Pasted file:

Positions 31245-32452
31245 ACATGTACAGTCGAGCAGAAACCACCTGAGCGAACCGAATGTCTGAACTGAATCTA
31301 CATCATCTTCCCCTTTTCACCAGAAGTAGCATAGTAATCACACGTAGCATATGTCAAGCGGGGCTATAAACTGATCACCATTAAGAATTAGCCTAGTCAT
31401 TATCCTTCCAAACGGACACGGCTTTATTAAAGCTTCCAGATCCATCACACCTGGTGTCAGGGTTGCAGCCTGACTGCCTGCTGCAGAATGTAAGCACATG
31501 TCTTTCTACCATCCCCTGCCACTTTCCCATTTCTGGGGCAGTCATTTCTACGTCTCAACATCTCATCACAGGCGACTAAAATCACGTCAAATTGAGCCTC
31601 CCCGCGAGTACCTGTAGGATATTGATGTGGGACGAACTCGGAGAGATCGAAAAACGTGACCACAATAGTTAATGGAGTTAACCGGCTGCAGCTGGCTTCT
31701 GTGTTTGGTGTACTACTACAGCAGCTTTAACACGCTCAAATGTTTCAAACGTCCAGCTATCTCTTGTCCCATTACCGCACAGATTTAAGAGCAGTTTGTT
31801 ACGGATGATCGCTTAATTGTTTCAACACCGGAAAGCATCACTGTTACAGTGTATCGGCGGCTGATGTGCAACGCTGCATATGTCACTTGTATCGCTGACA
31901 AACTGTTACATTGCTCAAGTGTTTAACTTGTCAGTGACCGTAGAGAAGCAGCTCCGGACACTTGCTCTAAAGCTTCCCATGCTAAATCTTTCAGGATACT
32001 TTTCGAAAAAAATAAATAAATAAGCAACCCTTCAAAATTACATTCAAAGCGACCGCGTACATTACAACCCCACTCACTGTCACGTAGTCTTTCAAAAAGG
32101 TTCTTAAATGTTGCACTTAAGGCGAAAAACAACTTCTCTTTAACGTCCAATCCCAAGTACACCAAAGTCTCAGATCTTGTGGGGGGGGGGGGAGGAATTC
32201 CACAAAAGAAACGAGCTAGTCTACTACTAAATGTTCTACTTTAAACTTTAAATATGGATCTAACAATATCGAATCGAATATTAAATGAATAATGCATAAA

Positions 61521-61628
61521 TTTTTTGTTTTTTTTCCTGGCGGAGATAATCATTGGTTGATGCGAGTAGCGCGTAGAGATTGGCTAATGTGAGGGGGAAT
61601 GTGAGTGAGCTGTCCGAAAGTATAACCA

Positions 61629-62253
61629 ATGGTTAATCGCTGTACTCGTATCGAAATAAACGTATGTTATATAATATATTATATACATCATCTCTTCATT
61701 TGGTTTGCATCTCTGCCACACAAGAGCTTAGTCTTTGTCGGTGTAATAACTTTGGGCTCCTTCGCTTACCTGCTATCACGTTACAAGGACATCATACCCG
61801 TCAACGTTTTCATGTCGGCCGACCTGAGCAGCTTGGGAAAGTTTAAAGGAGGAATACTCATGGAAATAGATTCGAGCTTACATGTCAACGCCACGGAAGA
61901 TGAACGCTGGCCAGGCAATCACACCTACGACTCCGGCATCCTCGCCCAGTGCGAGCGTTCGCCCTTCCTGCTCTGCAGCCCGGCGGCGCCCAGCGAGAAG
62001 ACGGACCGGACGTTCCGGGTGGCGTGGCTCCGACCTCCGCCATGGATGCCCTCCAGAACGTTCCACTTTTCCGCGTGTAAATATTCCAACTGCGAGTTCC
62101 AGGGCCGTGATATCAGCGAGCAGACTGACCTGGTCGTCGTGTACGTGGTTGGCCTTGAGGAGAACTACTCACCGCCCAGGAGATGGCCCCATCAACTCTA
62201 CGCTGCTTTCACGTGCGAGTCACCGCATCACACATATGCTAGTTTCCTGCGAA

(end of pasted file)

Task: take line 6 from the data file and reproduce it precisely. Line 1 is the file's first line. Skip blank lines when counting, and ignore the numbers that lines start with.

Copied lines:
31601 CCCGCGAGTACCTGTAGGATATTGATGTGGGACGAACTCGGAGAGATCGAAAAACGTGACCACAATAGTTAATGGAGTTAACCGGCTGCAGCTGGCTTCT